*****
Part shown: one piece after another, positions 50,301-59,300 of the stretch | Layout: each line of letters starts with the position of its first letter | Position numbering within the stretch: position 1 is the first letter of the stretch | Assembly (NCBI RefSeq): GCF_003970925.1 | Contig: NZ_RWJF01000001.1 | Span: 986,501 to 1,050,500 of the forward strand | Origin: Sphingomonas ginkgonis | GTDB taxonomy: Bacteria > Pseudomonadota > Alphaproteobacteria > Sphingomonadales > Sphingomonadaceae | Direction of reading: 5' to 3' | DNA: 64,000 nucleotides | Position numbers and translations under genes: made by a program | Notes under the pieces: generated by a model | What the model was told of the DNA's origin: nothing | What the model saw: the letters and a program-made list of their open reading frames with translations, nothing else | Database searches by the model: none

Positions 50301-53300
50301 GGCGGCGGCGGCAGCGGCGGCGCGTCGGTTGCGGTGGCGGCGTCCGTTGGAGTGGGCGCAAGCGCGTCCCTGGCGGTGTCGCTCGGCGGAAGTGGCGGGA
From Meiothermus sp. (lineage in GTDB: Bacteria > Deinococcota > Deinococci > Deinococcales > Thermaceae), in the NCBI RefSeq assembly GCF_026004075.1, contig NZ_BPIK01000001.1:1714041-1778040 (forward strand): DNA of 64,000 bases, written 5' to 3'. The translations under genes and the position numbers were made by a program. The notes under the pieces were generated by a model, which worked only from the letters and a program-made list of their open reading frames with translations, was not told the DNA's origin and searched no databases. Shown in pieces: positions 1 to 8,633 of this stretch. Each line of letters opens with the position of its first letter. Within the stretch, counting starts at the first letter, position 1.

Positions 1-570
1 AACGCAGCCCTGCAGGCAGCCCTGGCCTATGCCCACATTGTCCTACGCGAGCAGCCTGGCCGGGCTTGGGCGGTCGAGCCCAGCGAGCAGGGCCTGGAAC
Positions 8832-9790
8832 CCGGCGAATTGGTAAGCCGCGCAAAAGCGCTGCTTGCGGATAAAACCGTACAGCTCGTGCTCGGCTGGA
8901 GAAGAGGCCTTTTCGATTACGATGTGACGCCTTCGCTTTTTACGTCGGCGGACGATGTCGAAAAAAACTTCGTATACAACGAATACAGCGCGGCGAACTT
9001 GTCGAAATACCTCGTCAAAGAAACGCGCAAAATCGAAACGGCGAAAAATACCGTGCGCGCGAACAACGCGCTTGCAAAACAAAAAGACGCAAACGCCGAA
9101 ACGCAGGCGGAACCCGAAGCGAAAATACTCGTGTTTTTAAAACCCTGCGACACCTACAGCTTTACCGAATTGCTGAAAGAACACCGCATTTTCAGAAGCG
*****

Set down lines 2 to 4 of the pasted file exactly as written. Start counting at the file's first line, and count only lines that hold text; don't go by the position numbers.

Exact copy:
Positions 50301-53300
50301 GGCGGCGGCGGCAGCGGCGGCGCGTCGGTTGCGGTGGCGGCGTCCGTTGGAGTGGGCGCAAGCGCGTCCCTGGCGGTGTCGCTCGGCGGAAGTGGCGGGA
From Meiothermus sp. (lineage in GTDB: Bacteria > Deinococcota > Deinococci > Deinococcales > Thermaceae), in the NCBI RefSeq assembly GCF_026004075.1, contig NZ_BPIK01000001.1:1714041-1778040 (forward strand): DNA of 64,000 bases, written 5' to 3'. The translations under genes and the position numbers were made by a program. The notes under the pieces were generated by a model, which worked only from the letters and a program-made list of their open reading frames with translations, was not told the DNA's origin and searched no databases. Shown in pieces: positions 1 to 8,633 of this stretch. Each line of letters opens with the position of its first letter. Within the stretch, counting starts at the first letter, position 1.